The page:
You see, his condition, Shwachman-Diamond Syndrome (SDS), puts him at a high risk of developing leukemia. I've talked about that before. Right now, until he has his next biopsy next month, we know he's at an even more elevated risk.

And, should it come to it, and he requires a bone marrow transplant, I know he's got but a 50/50 shot. We saw it with another SDS family just in the last few weeks. Their son had a transplant, and sadly passed away a few days later. He wasn't much older than our little guy.

It scares me, more than I thought anything ever could.

So, on Saturday over the weekend, Alexander turned two. And, we celebrated, as we expect we'll be doing not just with him next year, but with his older sister when she turns four in October.

While both of them can drive me nuts, and some days I wonder if it's really worth it, something in the back of my mind reminds me that all of our days are numbered. Only God knows how many days we get. And even though writing my stories are important to me, blogging and social networking are fun and even important tools as I try to get the engine going on my writing career, there's things more important.

Until next time,

Liberty

P.S. -- I should have mentioned this when it posted, but I guest blogged over on Linda Yezak's site about 10 days ago. Should you get a chance, go check it out.

Monday, July 02, 2012

Six Things I Learned From Looney Tunes

Bugs Bunny and Daffy Duck were a core part of my growing up years, just as much as Nancy Drew was.

And, thanks to the magic of VHS tapes (yes, I sadly still own one of these machines), my kids are getting to know the Looney Tunes as well. For some reason, they have an affinity for Elmer Fudd... why, I'm not sure. But, c'est la vie.

As we've been rewatching cartoons that I've probably seen (and enjoyed) hundreds of times, I've come to the realization there's several important lessons you can learn from Porky, Wylie, Bugs, and the rest of the gang.

  • Know what hunting season it is.
    This could be crucial to your survival. Elmer Fudd was constantly being told it was duck season or rabbit season. Daffy Duck always wanted to trick poor Mr. Fudd into getting Bugs, and would take down the rabbit season signs.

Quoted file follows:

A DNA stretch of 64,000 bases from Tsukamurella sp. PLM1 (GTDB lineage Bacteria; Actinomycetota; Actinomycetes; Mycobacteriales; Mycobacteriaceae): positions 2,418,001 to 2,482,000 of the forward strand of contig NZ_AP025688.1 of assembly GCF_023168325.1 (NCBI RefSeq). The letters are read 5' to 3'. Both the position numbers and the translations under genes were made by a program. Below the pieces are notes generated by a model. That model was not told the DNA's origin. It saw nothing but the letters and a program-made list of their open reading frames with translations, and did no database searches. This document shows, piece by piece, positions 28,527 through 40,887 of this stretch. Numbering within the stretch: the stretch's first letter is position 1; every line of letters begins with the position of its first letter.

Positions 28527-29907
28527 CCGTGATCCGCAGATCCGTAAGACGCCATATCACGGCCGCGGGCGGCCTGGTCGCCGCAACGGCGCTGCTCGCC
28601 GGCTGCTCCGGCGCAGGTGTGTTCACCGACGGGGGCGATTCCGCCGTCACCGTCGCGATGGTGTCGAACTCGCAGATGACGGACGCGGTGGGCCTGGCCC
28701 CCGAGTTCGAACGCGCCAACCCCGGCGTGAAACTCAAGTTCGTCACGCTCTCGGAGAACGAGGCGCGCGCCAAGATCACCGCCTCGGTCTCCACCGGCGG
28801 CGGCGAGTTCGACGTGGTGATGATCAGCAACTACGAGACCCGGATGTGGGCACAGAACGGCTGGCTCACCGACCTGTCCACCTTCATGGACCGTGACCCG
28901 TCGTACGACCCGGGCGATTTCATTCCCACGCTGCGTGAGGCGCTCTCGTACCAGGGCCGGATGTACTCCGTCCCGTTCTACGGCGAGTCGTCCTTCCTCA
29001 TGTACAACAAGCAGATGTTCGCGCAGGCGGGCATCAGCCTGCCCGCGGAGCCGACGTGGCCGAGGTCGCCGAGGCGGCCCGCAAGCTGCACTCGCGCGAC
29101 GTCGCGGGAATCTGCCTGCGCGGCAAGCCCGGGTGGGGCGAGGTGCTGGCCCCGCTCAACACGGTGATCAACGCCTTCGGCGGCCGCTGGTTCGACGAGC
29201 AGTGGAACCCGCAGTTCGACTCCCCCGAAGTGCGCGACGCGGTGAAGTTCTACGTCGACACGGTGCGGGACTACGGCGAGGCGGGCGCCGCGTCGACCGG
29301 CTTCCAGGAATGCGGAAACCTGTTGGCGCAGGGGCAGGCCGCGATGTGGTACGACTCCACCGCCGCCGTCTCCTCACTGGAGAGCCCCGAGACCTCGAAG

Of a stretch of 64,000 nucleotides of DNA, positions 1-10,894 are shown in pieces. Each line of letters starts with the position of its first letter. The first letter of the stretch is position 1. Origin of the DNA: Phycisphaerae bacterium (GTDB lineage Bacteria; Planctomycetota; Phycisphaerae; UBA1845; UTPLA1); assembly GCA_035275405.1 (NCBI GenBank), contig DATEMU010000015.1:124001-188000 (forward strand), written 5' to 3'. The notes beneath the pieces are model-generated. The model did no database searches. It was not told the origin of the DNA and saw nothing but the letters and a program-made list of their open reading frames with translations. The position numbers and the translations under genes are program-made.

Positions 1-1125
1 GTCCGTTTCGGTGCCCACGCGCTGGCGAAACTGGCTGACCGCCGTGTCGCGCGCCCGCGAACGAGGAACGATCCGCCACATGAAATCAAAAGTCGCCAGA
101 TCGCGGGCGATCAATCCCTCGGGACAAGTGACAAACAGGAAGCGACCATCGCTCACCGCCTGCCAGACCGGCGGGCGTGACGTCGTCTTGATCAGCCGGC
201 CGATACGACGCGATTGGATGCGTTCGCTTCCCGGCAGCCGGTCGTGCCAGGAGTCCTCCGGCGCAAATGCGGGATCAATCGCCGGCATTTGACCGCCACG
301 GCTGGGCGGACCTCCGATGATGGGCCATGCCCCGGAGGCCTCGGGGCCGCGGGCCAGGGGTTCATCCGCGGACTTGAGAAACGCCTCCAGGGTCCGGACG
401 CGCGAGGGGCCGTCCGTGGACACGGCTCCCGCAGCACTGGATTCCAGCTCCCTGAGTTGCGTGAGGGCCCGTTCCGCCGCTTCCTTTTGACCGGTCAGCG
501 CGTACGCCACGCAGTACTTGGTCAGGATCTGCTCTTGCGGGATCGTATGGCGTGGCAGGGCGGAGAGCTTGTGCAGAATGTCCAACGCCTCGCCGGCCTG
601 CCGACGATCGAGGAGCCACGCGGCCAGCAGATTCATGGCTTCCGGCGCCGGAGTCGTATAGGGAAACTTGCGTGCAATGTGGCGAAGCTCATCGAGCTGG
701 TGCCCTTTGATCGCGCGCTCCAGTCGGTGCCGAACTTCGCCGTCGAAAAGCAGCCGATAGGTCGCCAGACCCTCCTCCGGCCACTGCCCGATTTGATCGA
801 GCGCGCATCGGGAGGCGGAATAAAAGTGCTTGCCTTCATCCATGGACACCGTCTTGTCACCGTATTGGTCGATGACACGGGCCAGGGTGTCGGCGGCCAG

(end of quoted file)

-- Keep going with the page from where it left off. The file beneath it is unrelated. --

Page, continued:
• When in doubt, ask the game warden.
    This should go without saying, but poor Mr. Fudd would've had a lot less headaches if he would have just asked a game warden! Of course, there was that one cartoon, where Bugs shows up dressed as a game warden, and Elmer laments, "Oh, Mr. Game Warden, I hope you can help me. I been told I can shoot wabbits and goats and pigeons and mongooses and dirty skunks and ducks. Could you tell me what season it weawy is?", to which Bugs replies, "Why certainly my boy! It's baseball season!!"


  • Pay attention to your words.
    Bugs Bunny was notorious for switching up during an argument over what hunting season it was. Bugs: "Duck Season!" Daffy: "
    Rabbit Season!" Bugs: "Rabbit season!" Daffy: "Duck! Fire!"

    Good way to get your beak blown off.


  • Everyone has an agenda.
    Daffy Duck liked to take advantage of a situation. Whether it was finding a cave full of treasure, or trying to trick Elmer Fudd into shooting Bugs Bunny, if it involved personal gain, he would do it.


  • Know when to declare war.
    Bugs Bunny, in my favorite cartoons featuring him, tended to be an innocent bystander... but in many ways, he wasn't. When faced with a cantankerous opera singer in "Long Haired Hare", he twice brushed off the singer's need for no other music first as the singer being a music and rabbit hater. When faced a third time by the singer's unpleasantness, he declares, "Of course you realize this means war."


  • Know when to give up.
    Wylie Coyote and the Roadrunner have many, many instances of knowing when to give up by Wylie Coyote. But my favorite instance is when Wylie and Bugs are going at each other in a battle of wits. After many attempts involving countless ACME products to get Bugs which always backfire, Wylie finally shows up at Bugs' "door" and states, "Allow me to introduce myself: my name is Mud."

So, tell me, do you have a favorite "lesson" from the Looney Tunes? Or from any cartoon for that matter?


Until next time,